If statistics is about precision, I think that's the reason why statistics use margin of error. (I recently learned that "margin of error" is not the same thing as "margin for error". The latter is a play, and later a film.) I wondered how precise my probability data here; thus, I needed to know the margin of error.
Population and precision
If I could gather all the lottery results in the world, I would be able to present a more interesting information, and perhaps, a close to accuracy data. But I could not. Therefore, are my sample data of 2000 records good enough to produce reliable data? Will they also be useful to other lotto players in other countries?
In lotto 6/42, the possible combinations are more than 5 million. If 5 million is what we call population in Statistics, how good is 2000 as its sample size? The table below shows the population (N), sample size (n), and margin of error (e) of each game's probability data.
|Lotto Game||Population||Sample Size||Margin of Error|
I presumed the total number of possible combinations as the population; the actual lottery results as its sample size. In another point of view, the actual lottery results can be treated as the population, and a smaller fraction of it as its sample size. In the latter case, for the reason that I have included all the actual lottery results in my analysis, then my sample size equals the population. Therefore in such case, there is zero margin of error.
In my local area where I gathered the data, my probability findings are more significant to our local players than those outside the Philippines for the reason that my data covered all lottery results specific to our area. On the other hand, statistically, the data here can also be useful to other lotto players in other countries, assuming similar factors apply like the way the balls are drawn. The Philippine lottery system is based on the Canadian lottery system.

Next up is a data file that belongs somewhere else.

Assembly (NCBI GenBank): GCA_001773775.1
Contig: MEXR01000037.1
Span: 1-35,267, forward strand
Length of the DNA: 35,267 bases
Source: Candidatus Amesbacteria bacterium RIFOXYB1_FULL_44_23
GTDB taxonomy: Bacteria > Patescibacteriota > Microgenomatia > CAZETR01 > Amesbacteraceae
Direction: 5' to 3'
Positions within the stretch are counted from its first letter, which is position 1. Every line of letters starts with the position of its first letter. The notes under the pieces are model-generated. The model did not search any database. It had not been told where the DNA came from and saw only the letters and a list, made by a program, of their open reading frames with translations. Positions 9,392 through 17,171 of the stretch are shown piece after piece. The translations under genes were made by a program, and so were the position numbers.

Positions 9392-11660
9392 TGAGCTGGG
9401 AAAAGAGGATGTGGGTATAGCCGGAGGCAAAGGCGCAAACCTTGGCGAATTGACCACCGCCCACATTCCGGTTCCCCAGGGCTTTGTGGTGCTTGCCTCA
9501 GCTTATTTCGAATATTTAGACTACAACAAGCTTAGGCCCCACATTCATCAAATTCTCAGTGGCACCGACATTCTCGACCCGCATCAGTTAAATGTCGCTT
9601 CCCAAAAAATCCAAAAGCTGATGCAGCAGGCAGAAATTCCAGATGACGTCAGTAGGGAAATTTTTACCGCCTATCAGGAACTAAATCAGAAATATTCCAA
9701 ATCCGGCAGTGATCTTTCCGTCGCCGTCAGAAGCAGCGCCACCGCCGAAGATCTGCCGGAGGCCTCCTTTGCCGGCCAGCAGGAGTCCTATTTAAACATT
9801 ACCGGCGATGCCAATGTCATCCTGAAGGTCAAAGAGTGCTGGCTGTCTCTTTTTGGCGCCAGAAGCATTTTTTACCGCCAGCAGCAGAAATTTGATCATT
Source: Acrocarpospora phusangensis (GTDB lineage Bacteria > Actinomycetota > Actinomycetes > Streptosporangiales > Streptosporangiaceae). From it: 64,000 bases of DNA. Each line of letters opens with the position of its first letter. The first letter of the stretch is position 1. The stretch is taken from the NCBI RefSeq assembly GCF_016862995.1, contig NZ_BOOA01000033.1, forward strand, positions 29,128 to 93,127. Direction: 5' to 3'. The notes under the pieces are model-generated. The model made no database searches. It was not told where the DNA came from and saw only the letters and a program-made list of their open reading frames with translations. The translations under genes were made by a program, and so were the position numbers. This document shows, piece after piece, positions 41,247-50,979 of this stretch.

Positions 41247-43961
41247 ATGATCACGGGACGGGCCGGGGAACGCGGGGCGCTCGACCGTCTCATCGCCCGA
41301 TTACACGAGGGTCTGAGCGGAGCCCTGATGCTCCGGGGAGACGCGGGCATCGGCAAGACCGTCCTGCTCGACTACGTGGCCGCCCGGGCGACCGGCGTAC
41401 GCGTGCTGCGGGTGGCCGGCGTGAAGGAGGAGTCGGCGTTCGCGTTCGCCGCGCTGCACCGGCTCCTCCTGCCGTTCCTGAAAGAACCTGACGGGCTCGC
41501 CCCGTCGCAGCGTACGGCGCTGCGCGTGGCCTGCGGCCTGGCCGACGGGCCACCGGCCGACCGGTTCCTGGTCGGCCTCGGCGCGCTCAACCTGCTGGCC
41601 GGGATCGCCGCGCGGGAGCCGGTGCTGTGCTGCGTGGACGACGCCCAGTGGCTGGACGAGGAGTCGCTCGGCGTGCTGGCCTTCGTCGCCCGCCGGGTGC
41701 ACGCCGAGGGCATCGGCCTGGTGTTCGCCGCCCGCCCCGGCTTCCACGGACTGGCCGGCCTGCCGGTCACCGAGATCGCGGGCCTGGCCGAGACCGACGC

If you have downloaded my LGPlus, you can build your own sample size database to fit your local lotto system. To achieve, however, a lower margin of error, you can keep the sample database given there. Once you have reached 2000 records, you may start overwriting the earlier lotto results.
Formula to calculate population
If you want to find out how many possible combinations can be formed in a particular lotto game where repeating numbers are not allowed and the numbers are in no particular order, use this formula:
c = n! ÷ (n-r)! ÷ r!
which is the number of combinations equals the factorial of n divided by the factorial of n-r divided by the factorial of r,
c = the number of combinations;
n = the highest lotto number;
r = the number of objects (how many numbers in a combination)
! = the factorial of a number.
For example, in lotto 6/45, it is calculated as c = 45! ÷ (45-6)! ÷ 6! = 8,145,060. The factorial of a number is arrived at by multiplying a set of consecutive numbers. For example, the factorial of 6 or 6! equals 6 x 5 x 4 x 3 x 2 x 1.
Formula to calculate margin of error
The margin of error should be anything less than or equal to 10%. The lower the margin, the closer the result is to precision. Based on the margin or error calculated above, then my data here is close to precision.
I calculated the margin of error based on this formula on how to arrive at the sample size.
n = N ÷ (1 + Ne2)
N = population
n = sample size
e = margin of error
By transposing the sample size formula, we arrive at the margin of error formula.
e = the square root of [(N ÷ n) - 1] ÷ N